Many times he phrases things as questions instead of the normal “I” sentences. An example I often use for this particular type of phrasing is a story that his aid told me about when they went to visit Pizza Hut on a school trip. He ate his two pieces of pizza, then looked at her and said “Are you full?”. He wasn’t really asking her if she was all done but instead wanting to say “I am finished”. You see he said the phrasing as he had heard it originally said to him. She understood what he was saying but many others in that same situation would just answer his question not realizing what he was actually trying to to say. This way of “speaking in reverse” definitely takes some getting used to and is often one of the more confusing forms of scripting that Damion does.

Another example seen a lot in our house for functional scripting actually comes from our other son Drew and comes from not understanding how to always express feelings. When he gets in trouble or someone raises their voice he will start crying, but if you ask him what is wrong he will not say that he is sad or that his feelings are hurt. He will instead say that his finger hurts. Obviously nothing has happened to his finger but that is his best way to functional script that he is sad in his own way.

My third and final example of scripting is another one that comes from Damion and has been a big issue lately and occurs when flustered or upset that can be misinterpreted by many. This one sort of falls somewhere between basic and functional scripting. Every few years Damion finds a “reoccurring fascination” for the Shrek series. We are currently in that state again where he is often requesting to watch Shrek for his movie choice. Well, when Shrek and Donkey get into an argument in the movie, Shrek says “you shut up” to Donkey. Along with many other scripted phrases from Shrek, this has unfortunately become a frequent script that he uses when someone tells him something that he doesn’t like. I know that he is not really telling someone to shut up, but more just wanting to say that he is upset or unhappy with something, but many other people don’t realize that and either take offense or have strong opinions about this response. I don’t get quite as worked up about it myself since I understand that it is just another form of his scripting, but obviously because it is not a nice phrase and is often problematic we have been working hard to get this bit of scripting out of the current pool of phrases. But just like everything else, we know it will take some time.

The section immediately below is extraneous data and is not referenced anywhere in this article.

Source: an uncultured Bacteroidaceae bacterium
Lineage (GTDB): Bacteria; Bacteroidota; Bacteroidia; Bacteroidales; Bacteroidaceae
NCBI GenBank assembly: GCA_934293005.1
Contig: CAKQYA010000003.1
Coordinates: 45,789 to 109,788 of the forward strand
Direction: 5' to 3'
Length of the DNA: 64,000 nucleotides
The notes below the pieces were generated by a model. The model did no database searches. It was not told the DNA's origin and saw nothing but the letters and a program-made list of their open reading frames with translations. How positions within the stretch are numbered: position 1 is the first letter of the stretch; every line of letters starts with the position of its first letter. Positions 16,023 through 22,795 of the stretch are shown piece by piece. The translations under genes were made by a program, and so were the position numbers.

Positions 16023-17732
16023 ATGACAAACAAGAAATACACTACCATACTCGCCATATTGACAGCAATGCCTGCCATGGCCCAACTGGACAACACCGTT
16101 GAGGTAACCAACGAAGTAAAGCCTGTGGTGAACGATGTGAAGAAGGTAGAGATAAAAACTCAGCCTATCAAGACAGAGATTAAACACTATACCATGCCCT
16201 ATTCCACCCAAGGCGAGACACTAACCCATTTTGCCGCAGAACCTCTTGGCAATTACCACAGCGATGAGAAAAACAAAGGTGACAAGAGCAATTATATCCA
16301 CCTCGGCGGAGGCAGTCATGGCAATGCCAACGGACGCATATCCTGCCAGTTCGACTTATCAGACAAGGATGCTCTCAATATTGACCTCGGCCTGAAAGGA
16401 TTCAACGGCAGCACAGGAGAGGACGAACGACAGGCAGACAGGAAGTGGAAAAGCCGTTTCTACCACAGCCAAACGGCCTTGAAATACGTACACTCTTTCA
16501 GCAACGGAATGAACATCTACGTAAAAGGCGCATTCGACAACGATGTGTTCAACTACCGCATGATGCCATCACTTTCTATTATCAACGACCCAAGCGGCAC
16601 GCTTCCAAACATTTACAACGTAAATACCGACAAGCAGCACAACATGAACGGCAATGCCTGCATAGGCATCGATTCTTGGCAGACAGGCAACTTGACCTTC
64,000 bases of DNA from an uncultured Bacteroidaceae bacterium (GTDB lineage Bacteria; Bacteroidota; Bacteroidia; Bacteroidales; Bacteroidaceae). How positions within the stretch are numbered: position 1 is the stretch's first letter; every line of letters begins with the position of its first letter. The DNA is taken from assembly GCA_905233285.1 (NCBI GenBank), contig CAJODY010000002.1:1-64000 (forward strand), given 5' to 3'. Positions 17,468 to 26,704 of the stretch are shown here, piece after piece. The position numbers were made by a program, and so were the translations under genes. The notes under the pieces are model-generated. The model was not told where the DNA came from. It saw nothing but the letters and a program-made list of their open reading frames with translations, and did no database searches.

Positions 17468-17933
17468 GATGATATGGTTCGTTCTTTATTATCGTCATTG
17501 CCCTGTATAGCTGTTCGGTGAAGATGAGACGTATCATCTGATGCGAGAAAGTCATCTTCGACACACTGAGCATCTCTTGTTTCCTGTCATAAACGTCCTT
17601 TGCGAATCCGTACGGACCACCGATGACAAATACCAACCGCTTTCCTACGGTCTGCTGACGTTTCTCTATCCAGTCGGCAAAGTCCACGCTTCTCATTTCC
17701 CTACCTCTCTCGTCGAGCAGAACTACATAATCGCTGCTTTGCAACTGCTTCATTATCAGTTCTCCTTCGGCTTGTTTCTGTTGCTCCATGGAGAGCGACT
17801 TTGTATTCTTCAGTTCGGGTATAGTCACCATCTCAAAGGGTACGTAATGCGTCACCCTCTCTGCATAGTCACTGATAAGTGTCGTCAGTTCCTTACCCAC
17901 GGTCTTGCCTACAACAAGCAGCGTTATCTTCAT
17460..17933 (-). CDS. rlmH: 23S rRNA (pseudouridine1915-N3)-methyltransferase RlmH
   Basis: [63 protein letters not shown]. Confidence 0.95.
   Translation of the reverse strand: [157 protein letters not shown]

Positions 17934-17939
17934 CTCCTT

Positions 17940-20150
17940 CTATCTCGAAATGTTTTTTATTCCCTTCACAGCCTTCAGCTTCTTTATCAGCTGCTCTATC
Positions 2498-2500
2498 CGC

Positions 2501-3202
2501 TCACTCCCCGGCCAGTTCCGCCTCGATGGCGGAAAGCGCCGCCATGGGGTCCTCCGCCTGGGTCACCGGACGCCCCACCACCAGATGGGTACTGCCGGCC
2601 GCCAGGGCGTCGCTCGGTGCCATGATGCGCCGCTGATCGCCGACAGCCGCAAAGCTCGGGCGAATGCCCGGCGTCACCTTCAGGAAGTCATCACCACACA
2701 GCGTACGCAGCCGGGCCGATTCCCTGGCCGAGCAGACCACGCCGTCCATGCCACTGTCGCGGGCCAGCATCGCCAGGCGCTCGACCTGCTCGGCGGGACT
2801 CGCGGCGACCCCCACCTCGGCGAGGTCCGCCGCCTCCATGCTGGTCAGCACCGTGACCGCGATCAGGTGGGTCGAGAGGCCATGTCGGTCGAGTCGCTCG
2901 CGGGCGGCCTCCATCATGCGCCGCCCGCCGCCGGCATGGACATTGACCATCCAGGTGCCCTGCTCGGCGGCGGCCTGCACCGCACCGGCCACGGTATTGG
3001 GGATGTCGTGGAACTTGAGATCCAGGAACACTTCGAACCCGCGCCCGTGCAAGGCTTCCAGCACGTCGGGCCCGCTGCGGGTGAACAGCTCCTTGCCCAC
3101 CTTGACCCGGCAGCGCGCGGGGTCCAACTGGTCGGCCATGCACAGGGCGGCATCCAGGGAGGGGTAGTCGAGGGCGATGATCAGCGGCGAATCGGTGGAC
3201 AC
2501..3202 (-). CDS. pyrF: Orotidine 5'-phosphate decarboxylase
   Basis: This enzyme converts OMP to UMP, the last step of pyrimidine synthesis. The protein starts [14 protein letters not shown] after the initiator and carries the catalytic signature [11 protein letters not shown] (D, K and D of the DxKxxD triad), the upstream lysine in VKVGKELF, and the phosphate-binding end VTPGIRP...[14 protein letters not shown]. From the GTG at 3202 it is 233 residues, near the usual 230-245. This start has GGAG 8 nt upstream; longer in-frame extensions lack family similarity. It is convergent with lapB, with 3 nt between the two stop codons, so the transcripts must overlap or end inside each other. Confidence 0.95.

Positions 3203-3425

This is a brief overview of scripting and how it translates into the communication for our boys, but I think you can at least get the idea. Scripting is the primary way that Damion is able to verbally communicate, thankfully the majority of the time it is functional scripting which to me is a much more productive. I am not sure that Damion will ever fully be able to hold complete conversations without at least some forms of functional scripting, but that file cabinet of phrases gets bigger all the time, adding plenty to his vocabulary to be able to contribute to a conversation. We still have plenty of progress that we hope make in our boys ability to verbally communicate, but we are so thankful that they have the ability and that we can “speak their language” more often than not.